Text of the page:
Behaviour Change

PROPAGANDA FOR CHANGE is a project created by the students of Behaviour Change (ps359) and Professor Thomas Hills at the Psychology Department of the University of Warwick. This work was supported by funding from Warwick's Institute for Advanced Teaching and Learning.

Wednesday, February 19, 2014

You Gain More Than You Give!

Imagine that you are working in a restaurant, as a waitress or waiter and you need some extra money. How can you and your colleagues increase your tips? A study was conducted by Strohmetz , Lynn , Fisher and Rind (2002)  to investigate how small gifts provided by waiters could affect tips given by the hosts of dining parties. The current study conducted two experiments. 

The first experiment involved a control group i.e. customers who didn’t receive a sweet, and an experimental group i.e. customers who received a small sweet by the waiter. These sweets were randomly delivered alongside the check by the waiter or waitress to the hosts of the party.  The second experiment involved the manipulation of the number of sweets given to dining party hosts and the way it was delivered. In the 2 piece sweet condition, each dining party received two sweets instead of one. In another condition, dining parties received one sweet first time and were offered another sweet at a different point of time. 

The first experiment showed that a small gift added to the check can increase the number of people who provide tips. The second experiment showed that the amount of tips given by customers varies with the number of gifts given by the server. Table 1 shows that waiters who provided no sweet to customers received on average only 18.95 % tips which is the lowest mean tip percentages among all condition. In contrast the one plus one sweet condition led to the highest mean tip percentage among all condition. Therefore people who were initially only offered one sweet but later received another sweet ( i.e. additional gesture) were more likely to increase their tips, than people who received only one sweet or two sweets at the time.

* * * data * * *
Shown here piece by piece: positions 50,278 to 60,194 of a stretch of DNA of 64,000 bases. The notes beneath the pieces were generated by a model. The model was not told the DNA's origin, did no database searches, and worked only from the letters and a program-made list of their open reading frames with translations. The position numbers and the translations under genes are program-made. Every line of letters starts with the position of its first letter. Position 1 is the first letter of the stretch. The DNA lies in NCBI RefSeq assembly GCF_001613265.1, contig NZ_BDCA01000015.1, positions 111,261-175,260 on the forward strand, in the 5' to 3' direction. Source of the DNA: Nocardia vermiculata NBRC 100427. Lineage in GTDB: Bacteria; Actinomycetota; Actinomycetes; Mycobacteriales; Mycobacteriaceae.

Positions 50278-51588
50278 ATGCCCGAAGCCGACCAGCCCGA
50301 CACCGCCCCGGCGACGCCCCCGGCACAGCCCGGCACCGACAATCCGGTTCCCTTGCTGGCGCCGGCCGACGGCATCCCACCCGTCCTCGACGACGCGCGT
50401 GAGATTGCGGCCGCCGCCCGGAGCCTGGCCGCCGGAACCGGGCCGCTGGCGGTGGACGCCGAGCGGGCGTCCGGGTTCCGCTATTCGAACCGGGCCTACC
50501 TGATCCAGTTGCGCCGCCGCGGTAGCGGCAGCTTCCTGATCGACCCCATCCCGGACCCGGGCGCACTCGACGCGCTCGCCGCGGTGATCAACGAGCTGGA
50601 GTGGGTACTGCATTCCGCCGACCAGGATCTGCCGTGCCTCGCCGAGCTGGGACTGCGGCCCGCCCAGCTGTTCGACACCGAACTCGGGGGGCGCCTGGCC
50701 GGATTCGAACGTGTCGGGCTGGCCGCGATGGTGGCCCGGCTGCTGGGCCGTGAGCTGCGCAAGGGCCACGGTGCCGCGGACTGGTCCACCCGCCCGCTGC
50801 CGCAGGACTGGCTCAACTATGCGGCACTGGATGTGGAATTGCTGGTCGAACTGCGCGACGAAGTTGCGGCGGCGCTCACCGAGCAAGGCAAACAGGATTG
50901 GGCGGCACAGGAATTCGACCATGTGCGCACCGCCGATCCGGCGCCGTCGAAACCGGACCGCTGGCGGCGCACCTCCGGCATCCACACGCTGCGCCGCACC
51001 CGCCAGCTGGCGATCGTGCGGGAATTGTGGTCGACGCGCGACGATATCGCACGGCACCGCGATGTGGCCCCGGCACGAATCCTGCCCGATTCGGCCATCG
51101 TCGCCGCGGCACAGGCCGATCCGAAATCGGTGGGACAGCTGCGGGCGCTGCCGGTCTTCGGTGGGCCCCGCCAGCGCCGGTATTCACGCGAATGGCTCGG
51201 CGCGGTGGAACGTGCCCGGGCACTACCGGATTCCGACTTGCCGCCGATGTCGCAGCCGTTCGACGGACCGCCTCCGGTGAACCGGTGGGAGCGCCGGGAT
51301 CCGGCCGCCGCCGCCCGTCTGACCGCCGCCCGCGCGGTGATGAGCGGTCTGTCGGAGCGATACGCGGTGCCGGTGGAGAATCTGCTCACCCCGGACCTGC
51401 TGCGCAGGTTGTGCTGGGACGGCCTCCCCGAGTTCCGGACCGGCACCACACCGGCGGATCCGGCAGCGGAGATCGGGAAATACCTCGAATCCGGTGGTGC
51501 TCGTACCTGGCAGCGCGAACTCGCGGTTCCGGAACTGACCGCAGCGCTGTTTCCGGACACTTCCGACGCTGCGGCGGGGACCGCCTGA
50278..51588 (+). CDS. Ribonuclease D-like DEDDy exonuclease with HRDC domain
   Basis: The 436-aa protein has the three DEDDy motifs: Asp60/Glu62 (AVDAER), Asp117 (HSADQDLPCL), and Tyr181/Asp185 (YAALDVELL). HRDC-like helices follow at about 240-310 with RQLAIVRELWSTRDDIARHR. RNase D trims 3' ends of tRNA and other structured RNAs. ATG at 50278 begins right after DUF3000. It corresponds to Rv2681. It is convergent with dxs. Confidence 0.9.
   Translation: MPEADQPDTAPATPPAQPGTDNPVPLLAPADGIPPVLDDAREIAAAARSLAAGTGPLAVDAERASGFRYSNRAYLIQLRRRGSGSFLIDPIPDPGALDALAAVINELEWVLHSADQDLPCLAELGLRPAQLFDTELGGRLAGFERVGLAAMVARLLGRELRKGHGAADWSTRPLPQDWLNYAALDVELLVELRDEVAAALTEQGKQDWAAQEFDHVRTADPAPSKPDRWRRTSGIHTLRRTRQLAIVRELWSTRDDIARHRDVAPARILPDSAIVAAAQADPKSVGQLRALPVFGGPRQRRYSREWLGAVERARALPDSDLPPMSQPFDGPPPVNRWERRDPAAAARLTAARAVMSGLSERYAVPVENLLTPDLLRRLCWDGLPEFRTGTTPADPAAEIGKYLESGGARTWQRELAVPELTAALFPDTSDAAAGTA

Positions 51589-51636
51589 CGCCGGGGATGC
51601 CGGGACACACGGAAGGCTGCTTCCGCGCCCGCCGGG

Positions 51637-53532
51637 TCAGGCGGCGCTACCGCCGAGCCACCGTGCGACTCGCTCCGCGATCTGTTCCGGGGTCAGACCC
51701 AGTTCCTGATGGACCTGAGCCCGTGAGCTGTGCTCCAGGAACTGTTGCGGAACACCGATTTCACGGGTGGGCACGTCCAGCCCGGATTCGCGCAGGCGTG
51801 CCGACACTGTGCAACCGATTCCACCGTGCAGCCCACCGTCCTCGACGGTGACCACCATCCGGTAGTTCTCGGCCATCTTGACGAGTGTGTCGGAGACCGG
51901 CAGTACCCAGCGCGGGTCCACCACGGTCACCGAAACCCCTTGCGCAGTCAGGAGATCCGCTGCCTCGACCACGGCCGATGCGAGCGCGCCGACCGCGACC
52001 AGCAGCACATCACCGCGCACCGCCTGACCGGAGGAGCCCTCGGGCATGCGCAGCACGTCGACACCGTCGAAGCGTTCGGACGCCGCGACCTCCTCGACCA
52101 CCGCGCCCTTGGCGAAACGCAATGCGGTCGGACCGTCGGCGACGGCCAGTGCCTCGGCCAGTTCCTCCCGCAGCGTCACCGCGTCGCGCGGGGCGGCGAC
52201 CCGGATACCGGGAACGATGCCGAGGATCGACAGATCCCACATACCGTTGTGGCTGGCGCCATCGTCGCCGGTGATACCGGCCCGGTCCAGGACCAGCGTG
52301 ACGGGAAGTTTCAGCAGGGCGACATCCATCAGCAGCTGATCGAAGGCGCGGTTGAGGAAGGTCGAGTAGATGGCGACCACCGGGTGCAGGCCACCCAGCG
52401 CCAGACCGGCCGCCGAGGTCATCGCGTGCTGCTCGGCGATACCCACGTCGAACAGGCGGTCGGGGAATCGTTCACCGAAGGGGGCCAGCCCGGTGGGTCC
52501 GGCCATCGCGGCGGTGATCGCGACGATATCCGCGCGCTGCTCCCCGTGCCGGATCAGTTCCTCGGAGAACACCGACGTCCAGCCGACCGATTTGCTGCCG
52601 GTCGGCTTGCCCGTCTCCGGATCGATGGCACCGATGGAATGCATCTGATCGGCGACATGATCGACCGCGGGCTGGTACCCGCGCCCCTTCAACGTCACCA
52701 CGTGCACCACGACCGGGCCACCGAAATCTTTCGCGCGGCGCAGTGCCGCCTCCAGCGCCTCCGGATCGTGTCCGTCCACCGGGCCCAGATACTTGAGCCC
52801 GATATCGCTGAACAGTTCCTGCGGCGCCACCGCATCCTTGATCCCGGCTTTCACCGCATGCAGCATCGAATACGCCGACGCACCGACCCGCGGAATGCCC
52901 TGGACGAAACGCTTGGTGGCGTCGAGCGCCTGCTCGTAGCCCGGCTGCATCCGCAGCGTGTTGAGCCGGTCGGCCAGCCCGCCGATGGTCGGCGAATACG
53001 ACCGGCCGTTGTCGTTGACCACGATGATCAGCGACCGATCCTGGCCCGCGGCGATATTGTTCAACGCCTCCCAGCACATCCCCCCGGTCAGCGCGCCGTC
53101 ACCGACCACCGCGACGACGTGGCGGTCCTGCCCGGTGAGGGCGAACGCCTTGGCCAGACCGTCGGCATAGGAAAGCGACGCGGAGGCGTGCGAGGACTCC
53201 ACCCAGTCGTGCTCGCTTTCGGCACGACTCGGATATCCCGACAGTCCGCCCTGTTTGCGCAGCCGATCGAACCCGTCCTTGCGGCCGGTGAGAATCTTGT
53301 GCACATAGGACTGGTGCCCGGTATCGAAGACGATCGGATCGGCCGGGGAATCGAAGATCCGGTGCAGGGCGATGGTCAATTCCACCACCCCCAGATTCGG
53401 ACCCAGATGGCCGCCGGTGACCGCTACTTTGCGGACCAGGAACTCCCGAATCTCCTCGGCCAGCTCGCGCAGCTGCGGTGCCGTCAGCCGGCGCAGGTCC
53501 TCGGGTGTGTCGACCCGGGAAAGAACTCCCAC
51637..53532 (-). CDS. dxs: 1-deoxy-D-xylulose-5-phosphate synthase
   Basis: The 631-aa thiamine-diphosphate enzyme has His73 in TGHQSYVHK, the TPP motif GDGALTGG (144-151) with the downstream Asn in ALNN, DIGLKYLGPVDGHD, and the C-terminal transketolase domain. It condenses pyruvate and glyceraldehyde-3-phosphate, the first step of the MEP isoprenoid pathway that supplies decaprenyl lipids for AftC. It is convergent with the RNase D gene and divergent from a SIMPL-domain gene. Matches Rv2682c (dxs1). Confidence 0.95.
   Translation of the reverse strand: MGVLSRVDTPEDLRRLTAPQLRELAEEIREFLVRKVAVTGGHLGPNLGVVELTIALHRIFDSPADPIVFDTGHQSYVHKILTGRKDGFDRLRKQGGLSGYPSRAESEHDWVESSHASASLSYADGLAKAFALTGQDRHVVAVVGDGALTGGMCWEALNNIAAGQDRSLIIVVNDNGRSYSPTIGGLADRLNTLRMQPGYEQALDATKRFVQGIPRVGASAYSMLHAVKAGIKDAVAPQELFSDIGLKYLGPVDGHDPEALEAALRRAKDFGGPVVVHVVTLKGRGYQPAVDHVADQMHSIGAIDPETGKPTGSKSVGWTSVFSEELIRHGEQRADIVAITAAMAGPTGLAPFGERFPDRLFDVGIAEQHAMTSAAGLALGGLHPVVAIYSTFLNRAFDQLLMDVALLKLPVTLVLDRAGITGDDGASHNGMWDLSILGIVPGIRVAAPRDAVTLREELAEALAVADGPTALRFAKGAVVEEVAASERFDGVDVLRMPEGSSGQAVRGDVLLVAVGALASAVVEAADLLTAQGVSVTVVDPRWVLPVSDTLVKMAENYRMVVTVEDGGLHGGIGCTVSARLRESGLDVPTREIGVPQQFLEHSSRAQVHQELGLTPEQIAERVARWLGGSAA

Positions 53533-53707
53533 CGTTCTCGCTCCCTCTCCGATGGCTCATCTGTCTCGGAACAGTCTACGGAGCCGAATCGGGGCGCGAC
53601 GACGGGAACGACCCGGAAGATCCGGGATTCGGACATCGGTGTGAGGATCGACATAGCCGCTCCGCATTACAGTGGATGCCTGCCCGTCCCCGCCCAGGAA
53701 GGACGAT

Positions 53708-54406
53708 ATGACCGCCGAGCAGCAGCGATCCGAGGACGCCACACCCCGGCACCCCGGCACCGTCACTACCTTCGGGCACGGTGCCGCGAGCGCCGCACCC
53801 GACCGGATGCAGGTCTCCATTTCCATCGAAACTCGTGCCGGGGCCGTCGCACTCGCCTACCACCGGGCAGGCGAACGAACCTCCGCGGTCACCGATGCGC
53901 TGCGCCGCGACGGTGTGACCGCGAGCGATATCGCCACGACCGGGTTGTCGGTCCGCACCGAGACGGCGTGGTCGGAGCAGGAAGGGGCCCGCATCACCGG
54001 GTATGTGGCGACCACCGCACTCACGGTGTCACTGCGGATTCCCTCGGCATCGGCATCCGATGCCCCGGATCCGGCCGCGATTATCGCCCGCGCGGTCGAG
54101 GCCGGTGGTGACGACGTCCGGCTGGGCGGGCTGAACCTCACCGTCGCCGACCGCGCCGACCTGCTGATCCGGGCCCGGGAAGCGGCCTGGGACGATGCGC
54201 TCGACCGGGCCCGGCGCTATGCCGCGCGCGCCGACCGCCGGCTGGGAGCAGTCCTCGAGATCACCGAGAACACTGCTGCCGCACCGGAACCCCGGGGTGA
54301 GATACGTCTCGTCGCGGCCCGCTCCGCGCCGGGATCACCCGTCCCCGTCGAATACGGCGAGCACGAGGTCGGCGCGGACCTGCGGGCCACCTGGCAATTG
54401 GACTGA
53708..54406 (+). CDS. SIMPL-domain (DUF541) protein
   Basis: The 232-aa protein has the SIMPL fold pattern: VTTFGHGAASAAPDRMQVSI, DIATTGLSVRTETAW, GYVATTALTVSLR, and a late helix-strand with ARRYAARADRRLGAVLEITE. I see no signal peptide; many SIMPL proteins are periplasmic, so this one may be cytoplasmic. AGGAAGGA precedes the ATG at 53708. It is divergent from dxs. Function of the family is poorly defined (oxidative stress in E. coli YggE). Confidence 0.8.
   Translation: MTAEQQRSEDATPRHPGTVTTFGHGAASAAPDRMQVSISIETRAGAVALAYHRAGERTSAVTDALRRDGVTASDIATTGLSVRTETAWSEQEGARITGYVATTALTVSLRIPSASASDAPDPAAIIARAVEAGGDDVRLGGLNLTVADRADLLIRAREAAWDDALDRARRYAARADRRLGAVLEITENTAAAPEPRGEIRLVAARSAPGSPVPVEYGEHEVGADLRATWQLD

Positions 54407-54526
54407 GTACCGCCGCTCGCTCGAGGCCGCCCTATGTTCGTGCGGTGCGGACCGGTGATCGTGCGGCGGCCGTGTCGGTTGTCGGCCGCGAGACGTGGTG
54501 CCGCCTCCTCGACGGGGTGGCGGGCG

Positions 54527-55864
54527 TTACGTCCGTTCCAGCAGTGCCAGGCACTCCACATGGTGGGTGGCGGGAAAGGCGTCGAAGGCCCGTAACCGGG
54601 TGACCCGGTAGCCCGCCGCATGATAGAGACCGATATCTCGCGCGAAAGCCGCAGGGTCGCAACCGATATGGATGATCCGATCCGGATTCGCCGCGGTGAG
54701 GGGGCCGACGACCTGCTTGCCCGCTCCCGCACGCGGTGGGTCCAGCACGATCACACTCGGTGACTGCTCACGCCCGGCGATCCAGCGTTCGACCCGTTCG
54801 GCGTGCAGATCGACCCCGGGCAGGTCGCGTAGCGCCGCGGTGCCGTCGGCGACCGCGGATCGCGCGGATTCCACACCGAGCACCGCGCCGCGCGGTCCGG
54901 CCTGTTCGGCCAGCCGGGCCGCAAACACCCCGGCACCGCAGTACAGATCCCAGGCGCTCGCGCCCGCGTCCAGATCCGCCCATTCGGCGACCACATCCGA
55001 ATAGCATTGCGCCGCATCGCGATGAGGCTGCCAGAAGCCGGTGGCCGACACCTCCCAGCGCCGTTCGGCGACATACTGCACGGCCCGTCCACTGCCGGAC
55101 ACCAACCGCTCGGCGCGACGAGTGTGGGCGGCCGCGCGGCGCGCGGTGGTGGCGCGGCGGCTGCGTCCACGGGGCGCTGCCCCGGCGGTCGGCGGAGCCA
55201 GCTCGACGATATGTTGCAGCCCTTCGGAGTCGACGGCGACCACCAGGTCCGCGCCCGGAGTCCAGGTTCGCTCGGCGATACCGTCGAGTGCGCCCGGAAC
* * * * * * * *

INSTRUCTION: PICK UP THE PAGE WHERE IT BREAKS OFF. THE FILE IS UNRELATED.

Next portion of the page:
Based on the results of the study and Table 1, it can be concluded that recipients of any type of generosity will feel obligated, and are highly likely to repay the act of generosity by offering i.e. a high tip (Cialdini, 2009) . This principle is known as the rule of reciprocity which states that people are driven to pay back a favor when someone else has made the effort to help us (Cialdini, 2009). The rule of reciprocity is an unwritten rule in all societies (Gouldner,1960) . We are trained and reinforced to follow this rule by society and our surroundings. If we don’t follow this rule then we feel uncomfortable or indebted.  The rule of reciprocity is based on the idea that we can provide someone with item or help and expect them to comply to our later request. For example, if a friend helps you with your homework, then you are highly likely to comply with her request to record the lecture when she is sick at home.
In conclusion it can be argued that compliance can be gained by applying the rule of reciprocity. The rule of reciprocity can be applied in real world and the effect is so subtle that recipients won’t even notice it immediately.


Cialdini, R. B. (2009). Influence: Science and practice. New York: William Morrow.   

Gouldner, A. W. (1960). The norm of reciprocity: A preliminary statement. American sociological review, 161-178.

Strohmetz, D. B., Rind, B., Fisher, R., & Lynn, M. (2002). Sweetening the Till: The Use of Candy to Increase Restaurant Tipping1. Journal of Applied Social Psychology, 32(2), 300-309.

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